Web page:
This is what documented in the Exchange 2010 SP1 beta Hosting Deployment Help file,
Exchange 2010 SP1 doesn't support the following features in Hosting
- Exchange Management Console
- Unified Messaging Server role
- Business-to-Business features such as cross-premises message tracking and
- Outlook 2003 support (EnableLegacyOutlook)
- Edge Transport Server role
When I look at this and trying to think about what some of the current HMC hosters will think, I believe they will probably say, no big deal except for Public Folder and Outlook 2003 support. 50% and probably more of the HMC hosters that I came across provide Public Folder as part of the deal. Obviously, taking away Public Folder means that Outlook 2003 has to go too because you can't have Outlook 2003 without Public Folder, it just won't work. It also means, you have to provide some form of migration for your customers who currently has access to Public Folder to other solution such as SharePoint. That will definitely make things a little bit more complicated and require more advanced notice and planning. So, might be something to think about as you are doing your planning right now. At the same time, it may not be a bad idea to start planing to encourage your customers to upgrade to Outlook 2007 and above if they haven't done so. I know, I know, it is definitely easy to say than done.
Having to say that, in my humble opinion, Public Folder is definitely worth removing for a number of reasons even though I think some of you might disagree,
- Managing Public Folder quota is a big mess. The only way to manage the quota is to ensure that the public folder is created from a control panel and have the quota appropriately enforced. Too often, this is overlooked. I have met a lot of people who assumed that when you assign a quota of say 100MB to a folder, it will calculate 100MB of size for all the content as well as the content of the sub folders in that folder. Unfortunately, that's not true. Each folder has it's own quota limit and it doesn't inherit the quota from the parent folder. As a result, in order to have a good enforcement of size in public folder, you must not allow your users to create sub folders using Outlook because if you allow that, you will lose control. I have come across many customers who initially offered their customers a 100MB folder but end up hosting over 5GB of data just for that organization.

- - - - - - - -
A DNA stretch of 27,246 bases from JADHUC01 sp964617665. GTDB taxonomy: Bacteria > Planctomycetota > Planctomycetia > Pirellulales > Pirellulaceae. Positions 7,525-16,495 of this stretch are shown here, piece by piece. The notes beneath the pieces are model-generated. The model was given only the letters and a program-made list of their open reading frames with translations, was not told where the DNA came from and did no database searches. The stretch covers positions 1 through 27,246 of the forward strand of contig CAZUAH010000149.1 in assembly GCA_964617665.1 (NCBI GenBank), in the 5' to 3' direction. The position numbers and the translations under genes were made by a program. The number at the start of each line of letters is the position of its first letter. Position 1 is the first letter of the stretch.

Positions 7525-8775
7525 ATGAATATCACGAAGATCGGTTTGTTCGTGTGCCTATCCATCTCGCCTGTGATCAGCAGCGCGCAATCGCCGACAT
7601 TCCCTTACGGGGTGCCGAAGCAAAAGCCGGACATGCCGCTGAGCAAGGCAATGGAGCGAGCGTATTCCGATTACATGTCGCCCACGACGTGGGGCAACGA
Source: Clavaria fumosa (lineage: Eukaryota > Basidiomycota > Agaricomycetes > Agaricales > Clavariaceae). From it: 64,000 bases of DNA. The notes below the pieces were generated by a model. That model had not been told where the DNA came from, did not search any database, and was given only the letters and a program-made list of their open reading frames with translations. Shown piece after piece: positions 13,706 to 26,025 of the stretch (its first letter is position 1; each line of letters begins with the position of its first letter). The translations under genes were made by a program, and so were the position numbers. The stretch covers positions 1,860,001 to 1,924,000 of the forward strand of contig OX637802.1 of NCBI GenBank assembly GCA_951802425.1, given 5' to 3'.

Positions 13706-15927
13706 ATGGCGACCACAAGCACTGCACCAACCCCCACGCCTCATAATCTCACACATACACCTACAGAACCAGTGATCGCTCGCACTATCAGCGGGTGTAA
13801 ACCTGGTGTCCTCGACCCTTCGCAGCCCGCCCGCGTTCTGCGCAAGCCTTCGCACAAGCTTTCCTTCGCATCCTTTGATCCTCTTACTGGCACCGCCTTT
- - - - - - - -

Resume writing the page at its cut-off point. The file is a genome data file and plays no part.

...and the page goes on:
- Public Folder OAB cannot scale well. Alright, here is a shameless cut and paste from Grahame, 'There is a known problem with Public Folder OABs. Each of these generates a Replid and we have seen that more than approximately 20 000 of these can lead to … A workaround has been developed which allows small organisations to share an OAB (users are not aware it is shared). See <> for details. Note that this limit applies only to PF-based OABs. Hosters expecting to have many thousand hosted organisations should deploy web-based OAB distribution in HMC 4.5.' You can find the the FAQ by Grahame Ash from here, http://blogs.msdn.com/b/mkostersitz/archive/2010/05/03/hmc-4-x-faq-by-grahame-ash-principal-premier-field-engineer.aspx
- No last accessed date for Public Folder. There is no attribute in each of the item in the Public Folder to tell you when was this item last accessed. So, in another word, you don't really know any of those document is active. This is one big weakness of Public Folder. In addition, unlike in SharePoint, you can't have any versioning as well.
I can definitely name a few more but I will stop here. I think it is going to be a slightly painful process to move people away from Public Folder but I still think it is way worth it.